Whether it’s your product label, your email newsletters, your fliers or your logo, choosing the right color is crucial for your small business. Color is a key element in conveying your brand story.
Decisions about color will permeate everything from your website to your packaging to your advertising. Use these tips to put color to work in your small business.
Research Color Basics
Research on color use in marketing can serve as a starting point. Use this roundup of research findings as a foundation:
- Match colors to your product. Use color to emphasize what your product stands for. Stick with earth tones for all-natural products, for example, or black or metallic if you are selling a futuristic, high-end product.
- Consider age. In multiple studies, children have reacted positively to warm colors. If you have a younger target market, keep the colors vibrant.
- Factor in gender. While the “blue is for boys, pink is for girls” concept is outdated, gender can impact color preferences. In part, this may be due to the reinforcement of old ideas. A large study found that men have a slight preference for blue and cooler colors, while women gravitate to warmer tones.
Analyze Color Trends
Over time, repeated use of color in your communications can help customers quickly pick you out from a crowd of other brands. However, keeping an eye on yearly trends may help you build on widespread color momentum. Annual trends are reflected in clothes, makeup, home furnishings and other products. While you certainly wouldn’t change your colors from year to year, you could add an accent to a display at a trade show or farmer’s market, for instance, or look for other ways to ride the color wave. Paint and design companies track trends and predict yearly color forecasts. Examples include Sherwin Williams’s annual roundup and Pantone’s color of the year.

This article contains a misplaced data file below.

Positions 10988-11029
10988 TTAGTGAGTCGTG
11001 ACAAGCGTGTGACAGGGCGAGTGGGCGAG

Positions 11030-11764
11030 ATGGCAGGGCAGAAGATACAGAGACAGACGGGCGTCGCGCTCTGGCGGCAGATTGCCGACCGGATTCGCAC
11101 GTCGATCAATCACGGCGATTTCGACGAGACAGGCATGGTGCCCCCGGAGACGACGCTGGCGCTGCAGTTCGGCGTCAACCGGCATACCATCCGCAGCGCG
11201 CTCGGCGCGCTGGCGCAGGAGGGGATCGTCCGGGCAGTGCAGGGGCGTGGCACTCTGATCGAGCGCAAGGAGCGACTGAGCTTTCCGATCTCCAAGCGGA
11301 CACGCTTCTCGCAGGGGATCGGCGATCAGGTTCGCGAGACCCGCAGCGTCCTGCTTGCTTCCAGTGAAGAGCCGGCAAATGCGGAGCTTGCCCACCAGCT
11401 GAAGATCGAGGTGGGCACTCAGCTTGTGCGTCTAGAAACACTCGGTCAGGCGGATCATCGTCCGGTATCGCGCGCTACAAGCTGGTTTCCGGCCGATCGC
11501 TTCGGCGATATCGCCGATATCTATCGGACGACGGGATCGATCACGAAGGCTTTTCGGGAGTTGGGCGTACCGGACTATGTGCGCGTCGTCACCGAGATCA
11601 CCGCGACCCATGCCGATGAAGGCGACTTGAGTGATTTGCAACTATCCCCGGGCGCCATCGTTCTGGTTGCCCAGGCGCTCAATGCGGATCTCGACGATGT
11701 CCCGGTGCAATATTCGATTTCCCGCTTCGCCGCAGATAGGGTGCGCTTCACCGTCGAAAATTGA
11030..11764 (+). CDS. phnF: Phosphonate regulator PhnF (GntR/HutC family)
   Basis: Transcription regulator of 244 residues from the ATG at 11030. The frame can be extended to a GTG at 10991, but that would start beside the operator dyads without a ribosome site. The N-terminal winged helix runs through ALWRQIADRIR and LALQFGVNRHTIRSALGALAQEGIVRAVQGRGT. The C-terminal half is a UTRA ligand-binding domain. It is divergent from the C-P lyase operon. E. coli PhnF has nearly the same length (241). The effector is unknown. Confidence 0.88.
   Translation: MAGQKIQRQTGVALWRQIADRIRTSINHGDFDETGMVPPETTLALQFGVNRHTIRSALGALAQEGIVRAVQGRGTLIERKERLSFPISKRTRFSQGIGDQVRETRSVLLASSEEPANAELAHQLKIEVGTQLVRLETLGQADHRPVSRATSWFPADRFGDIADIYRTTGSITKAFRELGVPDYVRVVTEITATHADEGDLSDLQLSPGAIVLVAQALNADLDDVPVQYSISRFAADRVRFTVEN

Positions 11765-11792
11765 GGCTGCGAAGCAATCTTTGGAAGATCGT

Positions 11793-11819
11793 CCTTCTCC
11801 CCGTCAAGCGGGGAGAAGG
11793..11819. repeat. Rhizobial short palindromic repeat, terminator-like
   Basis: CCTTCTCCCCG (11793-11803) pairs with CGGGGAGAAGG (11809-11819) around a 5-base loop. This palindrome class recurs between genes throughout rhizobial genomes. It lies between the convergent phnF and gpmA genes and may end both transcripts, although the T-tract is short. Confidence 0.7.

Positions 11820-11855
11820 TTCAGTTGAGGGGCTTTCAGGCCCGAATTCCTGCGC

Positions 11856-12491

Consider the Context
The way your customers react to color can depend on how you use it, and not so much their overall perception of the color itself. This means you can ignore the “red means power, blue is calming” advice you’ve read. Research has found, for example, that people’s general perceptions of blue can dramatically differ from their reactions to blue used in particular scenarios. For example, research subjects overwhelmingly characterized blue as “happy” when asked about the color generally — but when they saw it on actual product packaging, the “happy” description dropped to near the bottom of the list. The point here is to test colors in a concrete, not abstract, way.
Test Your Color Plans
People’s reaction to color is based in part on their experience with it. Put another way, your prospects are not a blank slate when it comes to color. Sally Augustin, Ph.D., practicing environmental/design psychologist and principal at Design With Science, advises businesses to check any color plans with intended buyers because of these pre-existing attitudes.
“Always check the specific associations people in the target audience have with particular colors,” she suggests. You can do this by sharing your intended choice with even a handful of prospects or customers to gain feedback on what the color evokes.
Competitors may arrive at similar color conclusions for their design and branding after considering their target customers, the product and other factors. Given this, also check your color plans against what your competitors are using. Find a way to differentiate your colors, perhaps by including an accent color, an unusual shade or other nuance that will set you apart.